A considerably more useful alternative, added late in the model run, was Chrysler’s new three-speed automatic, the A-488 TorqueFlite. Based on patents licensed from inventor Howard W. Simpson, TorqueFlite had two planetary gearsets sharing a single sun gear, which made for a three-speed transmission only a little heavier than the two-speed PowerFlite. TorqueFlite’s 2.45 low ratio (combined with a torque converter with a 2.3:1 stall ratio) gave considerably better low-speed pickup than the two-speed transmission, while the 1.45 second provided a much-needed passing gear. TorqueFlite proved just as durable as PowerFlite, with a similar combination of positive response and smooth shifts.
The 1956 Chrysler 300B was about 150 lb (68 kg) heavier than the original 300, but the extra power and torque gave performance a shot in the arm. Low-speed acceleration remained a little soft, but cars with the standard engine and PowerFlite were now capable of 0-60 mph (0-97 km/h) in around 9 seconds; the three-speed manual transmission trimmed an additional second from that figure. (The only road test we’ve found of a TorqueFlite-equipped car included no timed acceleration figures, but we suspect the three-speed automatic would split the difference between the PowerFlite and lighter stick-shift cars.) Top speed with the more sensible of the many available axle ratios was sufficient to preserve the 300B’s status as one of the fastest — if not the fastest — stock cars in America.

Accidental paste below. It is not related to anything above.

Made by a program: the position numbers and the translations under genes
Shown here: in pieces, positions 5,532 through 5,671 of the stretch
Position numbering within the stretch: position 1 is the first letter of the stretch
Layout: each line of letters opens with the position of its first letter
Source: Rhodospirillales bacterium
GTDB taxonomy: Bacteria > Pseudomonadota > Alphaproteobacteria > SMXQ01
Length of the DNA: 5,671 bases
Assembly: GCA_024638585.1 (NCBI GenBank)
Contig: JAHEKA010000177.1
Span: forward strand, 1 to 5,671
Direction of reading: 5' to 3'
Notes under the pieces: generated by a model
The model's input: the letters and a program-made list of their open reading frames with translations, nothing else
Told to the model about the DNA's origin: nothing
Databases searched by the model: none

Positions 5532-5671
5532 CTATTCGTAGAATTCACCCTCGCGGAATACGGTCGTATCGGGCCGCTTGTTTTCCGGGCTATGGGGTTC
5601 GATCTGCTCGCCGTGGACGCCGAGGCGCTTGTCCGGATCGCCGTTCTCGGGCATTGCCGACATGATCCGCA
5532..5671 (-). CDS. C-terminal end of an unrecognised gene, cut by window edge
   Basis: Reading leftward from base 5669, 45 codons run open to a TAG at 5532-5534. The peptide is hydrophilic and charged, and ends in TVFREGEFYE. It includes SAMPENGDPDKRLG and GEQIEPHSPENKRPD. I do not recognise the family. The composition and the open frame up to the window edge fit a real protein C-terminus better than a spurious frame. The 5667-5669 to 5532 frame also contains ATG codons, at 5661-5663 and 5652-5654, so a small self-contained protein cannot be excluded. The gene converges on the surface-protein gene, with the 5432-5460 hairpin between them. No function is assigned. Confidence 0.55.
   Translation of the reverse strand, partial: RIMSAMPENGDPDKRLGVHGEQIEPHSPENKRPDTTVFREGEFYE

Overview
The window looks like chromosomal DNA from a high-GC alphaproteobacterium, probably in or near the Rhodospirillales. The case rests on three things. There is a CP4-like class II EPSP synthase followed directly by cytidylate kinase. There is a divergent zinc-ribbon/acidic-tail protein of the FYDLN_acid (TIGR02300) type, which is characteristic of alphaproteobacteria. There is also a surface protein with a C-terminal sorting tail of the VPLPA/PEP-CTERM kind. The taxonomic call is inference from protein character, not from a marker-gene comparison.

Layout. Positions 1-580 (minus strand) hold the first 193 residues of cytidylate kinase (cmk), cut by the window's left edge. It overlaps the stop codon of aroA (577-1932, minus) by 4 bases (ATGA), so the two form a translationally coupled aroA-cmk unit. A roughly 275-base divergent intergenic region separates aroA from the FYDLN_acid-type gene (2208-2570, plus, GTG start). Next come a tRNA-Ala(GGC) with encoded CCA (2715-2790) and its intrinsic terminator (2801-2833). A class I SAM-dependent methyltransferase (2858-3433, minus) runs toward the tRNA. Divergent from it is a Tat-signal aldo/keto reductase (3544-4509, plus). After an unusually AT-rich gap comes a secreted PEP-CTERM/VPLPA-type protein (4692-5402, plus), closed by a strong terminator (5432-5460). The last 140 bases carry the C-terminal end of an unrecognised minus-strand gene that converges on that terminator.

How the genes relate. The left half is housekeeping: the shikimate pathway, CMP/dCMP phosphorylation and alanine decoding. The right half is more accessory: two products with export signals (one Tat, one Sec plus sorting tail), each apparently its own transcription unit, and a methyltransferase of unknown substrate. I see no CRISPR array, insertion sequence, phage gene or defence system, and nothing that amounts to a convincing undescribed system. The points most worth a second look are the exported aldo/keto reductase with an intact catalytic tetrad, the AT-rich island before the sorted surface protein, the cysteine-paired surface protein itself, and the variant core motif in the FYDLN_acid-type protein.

The 300B’s competition in that arena now included a number of other Chrysler products. The promotional value of the original 300 hadn’t been lost on the heads of the other divisions. Midway through the 1956 model year, each of Chrysler’s automotive brands received its own performance model. In December, before the Chrysler 300B debuted, Dodge introduced its entry, the D-500, initially a Royal Lancer with heavy-duty chassis and drivetrain components, oversize Center Plane brakes, and a 315 cu. in. (5,147 cc) Red Ram engine with 260 hp (194 kW). In January came the Plymouth Fury, with a 240 hp (179 kW) Canadian-built 303 cu. in. (4,957 cc) engine, heavy-duty suspension, and special trim, followed in February by the DeSoto Adventurer, a well-trimmed Fireflite Sportsman with a dual-carburetor 341 cu. in. (5,594 cc) “FireDome” Hemi and 320 hp (239 kW). While none of these cars was as powerful as the 300B, they were lighter and significantly cheaper than the Chrysler, whose base price had climbed to more than $4,300.